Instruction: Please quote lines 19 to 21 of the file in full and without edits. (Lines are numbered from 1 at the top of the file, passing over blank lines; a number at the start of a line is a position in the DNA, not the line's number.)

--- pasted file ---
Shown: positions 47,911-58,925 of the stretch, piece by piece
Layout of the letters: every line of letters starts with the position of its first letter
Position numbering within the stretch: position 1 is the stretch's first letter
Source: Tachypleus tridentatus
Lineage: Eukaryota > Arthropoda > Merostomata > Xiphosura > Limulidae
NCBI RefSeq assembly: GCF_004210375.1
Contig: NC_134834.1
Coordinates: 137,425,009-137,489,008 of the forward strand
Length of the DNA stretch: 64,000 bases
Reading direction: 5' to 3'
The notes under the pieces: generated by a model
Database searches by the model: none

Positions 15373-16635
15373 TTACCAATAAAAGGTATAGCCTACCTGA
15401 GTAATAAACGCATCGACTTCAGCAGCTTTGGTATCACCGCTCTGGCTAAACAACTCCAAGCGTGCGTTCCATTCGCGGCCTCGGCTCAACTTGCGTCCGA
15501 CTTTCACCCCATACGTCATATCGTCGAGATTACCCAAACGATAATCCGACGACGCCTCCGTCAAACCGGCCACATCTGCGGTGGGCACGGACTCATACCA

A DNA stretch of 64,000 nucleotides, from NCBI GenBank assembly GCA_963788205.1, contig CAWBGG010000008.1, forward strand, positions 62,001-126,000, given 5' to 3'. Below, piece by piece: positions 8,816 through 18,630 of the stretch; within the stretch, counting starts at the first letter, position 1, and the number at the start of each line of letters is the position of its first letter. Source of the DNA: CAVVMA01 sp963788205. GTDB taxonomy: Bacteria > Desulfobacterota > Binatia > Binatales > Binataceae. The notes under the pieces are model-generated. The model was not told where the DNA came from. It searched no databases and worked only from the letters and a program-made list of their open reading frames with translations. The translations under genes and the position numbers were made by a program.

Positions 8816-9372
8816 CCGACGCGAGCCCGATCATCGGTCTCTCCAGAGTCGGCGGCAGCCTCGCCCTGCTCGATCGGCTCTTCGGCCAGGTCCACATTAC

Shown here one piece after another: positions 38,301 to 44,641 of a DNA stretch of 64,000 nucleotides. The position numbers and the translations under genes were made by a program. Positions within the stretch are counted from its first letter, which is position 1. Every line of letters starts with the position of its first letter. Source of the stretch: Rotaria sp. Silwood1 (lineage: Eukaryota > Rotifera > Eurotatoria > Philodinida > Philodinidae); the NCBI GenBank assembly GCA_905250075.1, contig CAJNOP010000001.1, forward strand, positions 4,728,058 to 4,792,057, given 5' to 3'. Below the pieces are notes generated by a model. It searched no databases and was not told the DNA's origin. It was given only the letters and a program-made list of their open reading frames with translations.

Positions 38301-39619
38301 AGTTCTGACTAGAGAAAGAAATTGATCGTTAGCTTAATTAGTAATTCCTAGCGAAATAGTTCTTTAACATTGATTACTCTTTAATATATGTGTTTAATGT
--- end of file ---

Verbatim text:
8816 CCGACGCGAGCCCGATCATCGGTCTCTCCAGAGTCGGCGGCAGCCTCGCCCTGCTCGATCGGCTCTTCGGCCAGGTCCACATTAC

Shown here one piece after another: positions 38,301 to 44,641 of a DNA stretch of 64,000 nucleotides. The position numbers and the translations under genes were made by a program. Positions within the stretch are counted from its first letter, which is position 1. Every line of letters starts with the position of its first letter. Source of the stretch: Rotaria sp. Silwood1 (lineage: Eukaryota > Rotifera > Eurotatoria > Philodinida > Philodinidae); the NCBI GenBank assembly GCA_905250075.1, contig CAJNOP010000001.1, forward strand, positions 4,728,058 to 4,792,057, given 5' to 3'. Below the pieces are notes generated by a model. It searched no databases and was not told the DNA's origin. It was given only the letters and a program-made list of their open reading frames with translations.

Positions 38301-39619